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I recently was discussing with a friend in Copan the word culture and how we both thought it was often misused to make excuses for unacceptable treatment of women and children. Until she had brought it up, I didn’t realize that I myself had used it as an excuse in my writing and conversation. The word “machismo” could very easily be exchanged for the American idiom “boys will be boys,” both placing the unacceptable acts of men in the category of “culture.” When these words are used, somehow rape, domestic violence, and cheating become more acceptable because they are part of the “culture.”

I am frequently asked by friends and family, how can you live in Honduras where men treat women like they do? This question makes me upset when people ask it, and for some time, I did not understand why. I now see that the root of my irritation is that not so long ago America’s “culture” was one of female oppression, and the phrase “children should be seen and not heard” was used frequently to ignore the voices of the innocent.

It was strong people, that’s right, PEOPLE, not just women, who helped make the freedoms of women and children possible in the U.S. Americans seem to forget that this change only really happened in the last 100 years, and we lived in a similar world as women and children do here. While the unacceptable behaviours of men in Honduras are ignored on a regular basis, and that is termed machismo, I believe that way of thinking is changing, not just here, but in the world.

I see strong children and females all around me. I am reminded, that while many battles have been won, it is an on-going war to change the mindset of a world that has been primarily patriarchal, with women and children seen as possessions, not human beings of equal standing, for most of its history.

I look at the male children around me, and I ask myself where and how can they learn to be different than their fathers? How will they learn to be champions of women and children and call themselves feminists too? So often, I see men pushed to the side in the feminist movement, but they can be just as much a part of it and are necessary to it’s progress. They can show what true culture is.

By definition, culture is “the arts and other manifestations of human intellectual achievement regarded collectively.” True culture is when people come together with all their knowledge, wisdom, experience, and history to create a statement of who they are as a people and what they have achieved together. As a cultural statement of the world, I hope someday at the base of all our achievements will be equality and respect.

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Lonely Moon

Soul sunken moon
Dying orb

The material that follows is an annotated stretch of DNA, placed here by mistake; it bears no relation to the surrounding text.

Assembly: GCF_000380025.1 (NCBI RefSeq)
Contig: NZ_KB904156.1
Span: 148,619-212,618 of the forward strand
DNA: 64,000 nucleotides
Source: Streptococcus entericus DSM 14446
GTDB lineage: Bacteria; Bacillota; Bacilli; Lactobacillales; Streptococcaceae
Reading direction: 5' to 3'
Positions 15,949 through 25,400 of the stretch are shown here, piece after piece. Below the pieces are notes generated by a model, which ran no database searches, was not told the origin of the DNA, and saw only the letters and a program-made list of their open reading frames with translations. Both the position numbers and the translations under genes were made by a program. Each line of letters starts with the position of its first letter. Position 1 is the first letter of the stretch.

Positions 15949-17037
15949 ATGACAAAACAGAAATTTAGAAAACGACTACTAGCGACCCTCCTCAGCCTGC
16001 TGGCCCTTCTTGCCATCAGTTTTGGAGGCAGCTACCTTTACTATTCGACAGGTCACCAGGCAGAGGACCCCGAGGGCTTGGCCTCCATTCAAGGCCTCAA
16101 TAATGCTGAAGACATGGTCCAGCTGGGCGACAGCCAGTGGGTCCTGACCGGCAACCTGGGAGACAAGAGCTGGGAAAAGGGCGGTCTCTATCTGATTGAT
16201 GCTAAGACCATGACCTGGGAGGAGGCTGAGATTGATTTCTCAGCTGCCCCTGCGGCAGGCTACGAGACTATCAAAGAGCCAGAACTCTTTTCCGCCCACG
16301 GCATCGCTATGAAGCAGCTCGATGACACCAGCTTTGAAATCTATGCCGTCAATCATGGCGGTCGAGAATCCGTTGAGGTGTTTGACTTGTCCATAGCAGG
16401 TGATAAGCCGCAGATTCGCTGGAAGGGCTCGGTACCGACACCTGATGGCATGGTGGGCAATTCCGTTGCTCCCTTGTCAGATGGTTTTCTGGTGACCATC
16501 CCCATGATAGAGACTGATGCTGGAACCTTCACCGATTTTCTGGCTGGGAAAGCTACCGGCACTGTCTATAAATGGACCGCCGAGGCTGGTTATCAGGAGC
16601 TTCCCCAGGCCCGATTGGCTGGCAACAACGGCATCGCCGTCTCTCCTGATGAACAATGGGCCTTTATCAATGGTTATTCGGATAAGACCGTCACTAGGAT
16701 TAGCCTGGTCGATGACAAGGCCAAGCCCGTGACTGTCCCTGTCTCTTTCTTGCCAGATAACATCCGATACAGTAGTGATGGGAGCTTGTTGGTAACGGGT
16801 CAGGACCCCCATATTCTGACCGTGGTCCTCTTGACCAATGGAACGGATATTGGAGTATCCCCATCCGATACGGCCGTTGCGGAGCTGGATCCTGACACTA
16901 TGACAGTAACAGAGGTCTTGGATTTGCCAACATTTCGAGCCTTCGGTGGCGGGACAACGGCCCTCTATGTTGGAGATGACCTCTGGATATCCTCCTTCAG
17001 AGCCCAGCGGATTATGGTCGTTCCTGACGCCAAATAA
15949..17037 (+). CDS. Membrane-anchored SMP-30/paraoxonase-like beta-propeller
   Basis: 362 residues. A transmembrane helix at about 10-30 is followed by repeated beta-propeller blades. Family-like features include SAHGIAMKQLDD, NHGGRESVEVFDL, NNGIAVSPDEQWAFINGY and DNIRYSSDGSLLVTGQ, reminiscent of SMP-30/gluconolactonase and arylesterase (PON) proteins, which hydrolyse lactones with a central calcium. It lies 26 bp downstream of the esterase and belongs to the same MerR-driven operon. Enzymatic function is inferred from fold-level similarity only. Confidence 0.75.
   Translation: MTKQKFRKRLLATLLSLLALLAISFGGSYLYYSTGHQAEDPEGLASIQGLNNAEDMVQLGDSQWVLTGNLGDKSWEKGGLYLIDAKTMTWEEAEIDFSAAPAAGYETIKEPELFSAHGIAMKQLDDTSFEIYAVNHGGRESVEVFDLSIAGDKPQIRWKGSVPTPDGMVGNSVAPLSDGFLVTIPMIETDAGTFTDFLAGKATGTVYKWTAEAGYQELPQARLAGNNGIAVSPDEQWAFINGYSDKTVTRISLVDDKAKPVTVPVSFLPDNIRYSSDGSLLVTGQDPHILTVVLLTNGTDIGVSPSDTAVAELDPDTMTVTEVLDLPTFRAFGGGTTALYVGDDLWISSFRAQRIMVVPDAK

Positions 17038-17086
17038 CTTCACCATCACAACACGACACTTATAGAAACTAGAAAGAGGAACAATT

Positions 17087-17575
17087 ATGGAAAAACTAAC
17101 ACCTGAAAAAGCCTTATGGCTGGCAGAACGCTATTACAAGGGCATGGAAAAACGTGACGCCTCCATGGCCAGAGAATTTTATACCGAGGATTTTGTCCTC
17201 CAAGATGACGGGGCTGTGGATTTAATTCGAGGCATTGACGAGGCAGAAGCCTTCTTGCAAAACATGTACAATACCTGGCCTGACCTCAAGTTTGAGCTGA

Distant shadow
You cry as though you lost
Do you ache for love as humans do?

Dust ridden cold surface
An opening with no sound
Dark raccoons
Circling empty pits
They once were windows.

I long to warm your heart
Knowing how it hurts to be cold.

A silent scream
Francis Bacon
He knew it well
A helpless longing
To understand love
The realization that we are surrounded by so much hate.

One cannot love on empty
How does one who gives
Learn to receive?

In the darkness,
You shine brightest
But, when it is light,
No warmth reaches you.

Is this the price you pay?
Emitting your last light
Slipping away from life unnoticed.

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Last week my housemate and I lost a friend…a crazy friend. A friend I sometimes wanted to kill myself, but a friend none the less. The home feels empty without our little dog, full of spirit, chasing screaming children. There is no more scratching at the door in the morning, no more frantic jumping on and humping of people who enter our home. But I find the quiet boring, unsettling. I find myself wishing that as I was reading my book outside, he would be prancing about, barking at everything that passed by. I miss laughing at his crazy antics, his endless energy. I miss racing in and out of doors before he charged in; it doesn’t feel right to leave the door open. I find I want to close the door just to imagine he is on the other side. I know he was a truly terrible dog and never listened, but I know he had a good heart, a happy heart, and that the whole world around him was an adventure, was exciting, and he couldn’t resist enjoying every minute. There was no time for rules, only endless pleasure and frolicking about. I love him for this, that he truly saw the beauty in everything around him like it was new. And it is for this reason, I feel a part of my home here in Copan is missing, and I wish he were here. We found a perfect spot for him overlooking a field and mountains, near a bubbling river. I imagine him chasing children and butterflies through the field, and I chuckle inside.